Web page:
To many Progressive Era reformers, the extent of street cleanliness was an important gauge for determining whether a city was providing the conditions necessary for impoverished immigrants to attain a state of "decency"--a level of individual well-being and morality that would help ensure a healthy and orderly city. Daniel Eli Burnstein's study examines prominent street sanitation issues in Progressive Era New York City--ranging from garbage strikes to "juvenile cleaning leagues"--to explore how middle-class reformers amassed a cross-class and cross-ethnic base of support for social reform measures to a degree greater than in practically any other period of prosperity in U.S. history. The struggle for enhanced civic sanitation serves as a window for viewing Progressive Era social reformers' attitudes, particularly their emphasis on mutual obligations between the haves and have-nots, and their recognition of the role of negative social and physical conditions in influencing individual behaviors.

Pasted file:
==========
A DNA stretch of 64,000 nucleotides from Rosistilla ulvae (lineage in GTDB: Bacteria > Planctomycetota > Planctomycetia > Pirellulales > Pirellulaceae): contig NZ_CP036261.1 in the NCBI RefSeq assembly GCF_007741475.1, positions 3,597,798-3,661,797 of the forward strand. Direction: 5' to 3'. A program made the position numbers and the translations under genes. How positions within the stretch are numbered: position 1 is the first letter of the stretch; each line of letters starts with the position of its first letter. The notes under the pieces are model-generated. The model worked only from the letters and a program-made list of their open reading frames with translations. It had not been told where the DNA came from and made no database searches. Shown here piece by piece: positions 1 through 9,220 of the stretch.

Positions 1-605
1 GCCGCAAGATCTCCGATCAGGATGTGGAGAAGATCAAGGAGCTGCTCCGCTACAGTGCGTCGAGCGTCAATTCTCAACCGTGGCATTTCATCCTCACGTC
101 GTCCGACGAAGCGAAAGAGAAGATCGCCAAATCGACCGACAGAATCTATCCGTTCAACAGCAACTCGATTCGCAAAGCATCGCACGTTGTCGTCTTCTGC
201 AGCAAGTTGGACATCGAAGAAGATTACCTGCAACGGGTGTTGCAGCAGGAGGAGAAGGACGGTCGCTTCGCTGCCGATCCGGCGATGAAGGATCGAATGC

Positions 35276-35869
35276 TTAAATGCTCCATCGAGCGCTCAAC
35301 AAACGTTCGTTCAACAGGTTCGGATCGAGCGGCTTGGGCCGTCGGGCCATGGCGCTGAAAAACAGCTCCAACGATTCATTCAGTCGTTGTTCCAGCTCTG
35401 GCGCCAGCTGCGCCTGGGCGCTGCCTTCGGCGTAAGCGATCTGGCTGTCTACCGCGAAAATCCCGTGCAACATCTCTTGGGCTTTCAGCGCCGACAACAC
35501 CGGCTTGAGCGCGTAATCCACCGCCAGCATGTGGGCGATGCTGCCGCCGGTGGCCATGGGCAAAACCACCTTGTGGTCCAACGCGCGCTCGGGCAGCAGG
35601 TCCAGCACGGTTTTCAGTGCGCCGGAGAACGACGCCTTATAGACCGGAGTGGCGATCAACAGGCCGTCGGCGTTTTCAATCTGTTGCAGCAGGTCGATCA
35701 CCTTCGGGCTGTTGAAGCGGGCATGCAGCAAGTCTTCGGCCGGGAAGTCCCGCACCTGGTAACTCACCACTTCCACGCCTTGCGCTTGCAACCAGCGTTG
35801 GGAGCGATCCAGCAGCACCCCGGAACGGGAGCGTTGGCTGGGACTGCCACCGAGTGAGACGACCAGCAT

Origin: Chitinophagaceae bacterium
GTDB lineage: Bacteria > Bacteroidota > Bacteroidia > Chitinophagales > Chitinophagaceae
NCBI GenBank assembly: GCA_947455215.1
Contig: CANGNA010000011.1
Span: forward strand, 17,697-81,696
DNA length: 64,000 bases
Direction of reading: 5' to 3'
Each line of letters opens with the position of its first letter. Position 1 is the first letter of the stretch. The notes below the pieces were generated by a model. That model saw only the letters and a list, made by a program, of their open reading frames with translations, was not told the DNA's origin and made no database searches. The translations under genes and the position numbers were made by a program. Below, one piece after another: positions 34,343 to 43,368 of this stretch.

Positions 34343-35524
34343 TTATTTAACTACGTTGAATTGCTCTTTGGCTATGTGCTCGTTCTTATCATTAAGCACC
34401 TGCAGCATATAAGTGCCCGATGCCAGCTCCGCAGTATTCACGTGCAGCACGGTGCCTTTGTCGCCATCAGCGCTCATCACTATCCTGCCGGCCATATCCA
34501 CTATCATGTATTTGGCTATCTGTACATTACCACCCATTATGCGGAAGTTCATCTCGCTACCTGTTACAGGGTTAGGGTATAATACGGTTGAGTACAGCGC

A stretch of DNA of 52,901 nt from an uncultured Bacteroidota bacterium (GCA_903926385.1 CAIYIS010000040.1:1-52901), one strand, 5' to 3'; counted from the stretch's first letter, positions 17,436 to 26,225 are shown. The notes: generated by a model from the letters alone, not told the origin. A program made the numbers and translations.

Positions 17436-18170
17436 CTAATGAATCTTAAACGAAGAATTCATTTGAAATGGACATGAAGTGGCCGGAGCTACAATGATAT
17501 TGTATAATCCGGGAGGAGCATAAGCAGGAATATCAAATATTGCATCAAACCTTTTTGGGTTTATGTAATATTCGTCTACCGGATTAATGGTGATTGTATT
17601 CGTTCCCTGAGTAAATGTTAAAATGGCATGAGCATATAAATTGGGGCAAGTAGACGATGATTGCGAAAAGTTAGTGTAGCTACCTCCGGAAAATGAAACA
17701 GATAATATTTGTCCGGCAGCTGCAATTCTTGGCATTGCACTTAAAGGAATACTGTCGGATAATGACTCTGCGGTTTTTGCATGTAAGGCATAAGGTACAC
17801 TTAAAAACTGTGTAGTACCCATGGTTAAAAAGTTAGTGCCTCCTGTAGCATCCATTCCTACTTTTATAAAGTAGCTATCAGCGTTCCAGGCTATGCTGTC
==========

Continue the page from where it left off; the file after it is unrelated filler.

Buy Next to Godliness book by Daniel Burnstein from Australia's Online Independent Bookstore, Boomerang Books.
(5983mm x 3895mm x 585mm)
University of Illinois Press
Publisher: University of Illinois Press
Country of Publication:
Author Biography - Daniel Burnstein
Daniel Burnstein is an associate professor of history at Seattle University.